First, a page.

Mike - that is an excellent technique which I sometimes use as a focus target. The point is to scratch it rather than drawing the line with a pen, so that the crisp edges of the scratch mark comes into acute focus. I use a machinists scribe on an evenly exposed piece of sheet film. But it needs some backup. You also need a magnifier which will focus into the corners of the field and not just near the
center, or at least some good magnifying glasses. Then you need a true machined straightedge to make certain your baseboard isn't warped, to establish how your easel really fits. So far, quite simple.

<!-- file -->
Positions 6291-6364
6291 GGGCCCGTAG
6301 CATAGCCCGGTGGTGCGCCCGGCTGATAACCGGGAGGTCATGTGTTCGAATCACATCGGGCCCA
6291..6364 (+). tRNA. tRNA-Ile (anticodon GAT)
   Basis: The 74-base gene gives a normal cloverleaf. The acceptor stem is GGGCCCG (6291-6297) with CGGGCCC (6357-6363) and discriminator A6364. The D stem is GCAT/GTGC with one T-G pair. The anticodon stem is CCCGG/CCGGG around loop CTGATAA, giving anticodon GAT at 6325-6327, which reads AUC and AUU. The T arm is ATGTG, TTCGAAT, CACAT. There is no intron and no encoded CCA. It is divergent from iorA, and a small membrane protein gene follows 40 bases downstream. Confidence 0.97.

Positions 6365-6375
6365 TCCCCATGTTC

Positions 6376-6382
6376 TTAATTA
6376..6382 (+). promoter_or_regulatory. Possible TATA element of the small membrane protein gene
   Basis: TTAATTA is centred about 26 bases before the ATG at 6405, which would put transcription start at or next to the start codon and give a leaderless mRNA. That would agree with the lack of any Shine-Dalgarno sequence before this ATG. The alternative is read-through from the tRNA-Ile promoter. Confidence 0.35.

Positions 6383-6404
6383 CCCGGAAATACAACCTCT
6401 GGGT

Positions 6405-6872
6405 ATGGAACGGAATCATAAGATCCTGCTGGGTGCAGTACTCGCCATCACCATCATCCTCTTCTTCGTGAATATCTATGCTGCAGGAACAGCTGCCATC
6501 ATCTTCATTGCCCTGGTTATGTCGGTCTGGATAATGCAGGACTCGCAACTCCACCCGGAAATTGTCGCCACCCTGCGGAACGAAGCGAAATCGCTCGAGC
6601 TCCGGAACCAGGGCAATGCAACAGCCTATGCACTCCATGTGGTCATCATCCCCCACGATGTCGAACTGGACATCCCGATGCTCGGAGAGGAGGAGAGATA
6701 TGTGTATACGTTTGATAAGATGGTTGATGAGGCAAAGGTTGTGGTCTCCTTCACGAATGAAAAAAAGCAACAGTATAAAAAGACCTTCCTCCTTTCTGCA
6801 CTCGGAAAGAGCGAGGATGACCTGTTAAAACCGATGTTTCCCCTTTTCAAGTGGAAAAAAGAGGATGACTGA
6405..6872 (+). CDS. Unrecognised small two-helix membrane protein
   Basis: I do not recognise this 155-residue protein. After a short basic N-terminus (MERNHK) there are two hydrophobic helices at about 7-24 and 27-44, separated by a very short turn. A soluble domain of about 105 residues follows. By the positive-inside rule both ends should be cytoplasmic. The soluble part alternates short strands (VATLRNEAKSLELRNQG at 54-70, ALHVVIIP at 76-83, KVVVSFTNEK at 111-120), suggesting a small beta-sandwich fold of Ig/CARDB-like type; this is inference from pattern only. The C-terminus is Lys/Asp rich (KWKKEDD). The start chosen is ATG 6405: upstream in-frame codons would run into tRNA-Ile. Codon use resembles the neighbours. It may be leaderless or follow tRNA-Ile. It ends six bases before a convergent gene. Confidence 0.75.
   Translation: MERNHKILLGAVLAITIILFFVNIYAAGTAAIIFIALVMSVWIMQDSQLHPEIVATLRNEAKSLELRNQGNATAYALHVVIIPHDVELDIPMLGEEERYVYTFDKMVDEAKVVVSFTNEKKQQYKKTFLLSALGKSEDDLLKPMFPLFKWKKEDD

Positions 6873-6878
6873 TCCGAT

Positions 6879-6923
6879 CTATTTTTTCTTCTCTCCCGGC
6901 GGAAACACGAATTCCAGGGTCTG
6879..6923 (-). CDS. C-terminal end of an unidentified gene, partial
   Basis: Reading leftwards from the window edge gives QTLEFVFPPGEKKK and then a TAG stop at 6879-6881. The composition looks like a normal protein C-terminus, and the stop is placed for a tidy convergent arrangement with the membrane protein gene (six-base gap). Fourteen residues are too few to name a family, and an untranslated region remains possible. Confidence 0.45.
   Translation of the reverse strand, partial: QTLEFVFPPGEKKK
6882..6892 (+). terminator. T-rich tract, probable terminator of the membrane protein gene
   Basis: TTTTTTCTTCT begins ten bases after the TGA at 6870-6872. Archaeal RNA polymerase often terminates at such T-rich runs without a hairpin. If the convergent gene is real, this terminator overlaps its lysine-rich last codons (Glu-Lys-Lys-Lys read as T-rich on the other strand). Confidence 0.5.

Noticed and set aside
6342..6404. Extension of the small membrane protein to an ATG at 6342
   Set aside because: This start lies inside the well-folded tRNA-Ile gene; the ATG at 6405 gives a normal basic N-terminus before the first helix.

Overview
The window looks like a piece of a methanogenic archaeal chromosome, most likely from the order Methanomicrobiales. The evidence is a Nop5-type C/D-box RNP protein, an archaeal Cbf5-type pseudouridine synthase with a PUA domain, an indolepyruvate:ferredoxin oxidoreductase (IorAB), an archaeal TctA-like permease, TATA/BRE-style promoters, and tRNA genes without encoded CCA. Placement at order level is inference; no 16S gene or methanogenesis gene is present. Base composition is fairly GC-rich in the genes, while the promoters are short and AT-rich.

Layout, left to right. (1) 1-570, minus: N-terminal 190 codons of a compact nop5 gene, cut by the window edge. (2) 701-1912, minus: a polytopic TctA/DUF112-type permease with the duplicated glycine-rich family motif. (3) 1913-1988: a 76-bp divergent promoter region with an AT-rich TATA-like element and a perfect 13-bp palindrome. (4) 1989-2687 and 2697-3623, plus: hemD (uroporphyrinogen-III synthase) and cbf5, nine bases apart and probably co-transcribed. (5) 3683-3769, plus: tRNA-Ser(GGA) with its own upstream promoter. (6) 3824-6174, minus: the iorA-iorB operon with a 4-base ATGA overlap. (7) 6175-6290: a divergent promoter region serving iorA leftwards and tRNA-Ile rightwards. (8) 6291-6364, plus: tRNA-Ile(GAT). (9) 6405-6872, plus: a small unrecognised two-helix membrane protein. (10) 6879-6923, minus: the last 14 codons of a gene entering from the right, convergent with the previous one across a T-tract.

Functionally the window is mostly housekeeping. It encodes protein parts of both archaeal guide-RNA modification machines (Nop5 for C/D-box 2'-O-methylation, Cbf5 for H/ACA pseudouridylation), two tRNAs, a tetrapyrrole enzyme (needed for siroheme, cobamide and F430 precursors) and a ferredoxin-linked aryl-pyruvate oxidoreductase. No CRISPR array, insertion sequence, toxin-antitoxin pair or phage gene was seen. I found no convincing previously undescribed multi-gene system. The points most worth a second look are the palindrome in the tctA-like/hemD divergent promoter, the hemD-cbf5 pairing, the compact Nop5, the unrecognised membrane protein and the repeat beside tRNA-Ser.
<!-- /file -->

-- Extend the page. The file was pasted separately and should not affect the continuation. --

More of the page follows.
But for serious work, one wants all three planes aligned all at once. I won't go into detail here, but
anyone who knows how to sight in a gun barrel, using an collimator or laser, and partial-suface mirrors,
will get the clue. It's like extending the line over several hundred feet, bouncing back and forth on a
semi-silvered mirror, that brings everything into alignment within a tiny fraction of a degee. At one time
Salthill marketed a simplified version of this kind of thing for enlargers, and it worked wonderfully. That
was pre-laser. For casual use I also employ a basic 12-inch Stabila level with a machined edge. These
are German-made, not Chinese; and I have some Starrett machinist's levels as backup, which are too
finicky for the uneven surfaces found in most enlargers.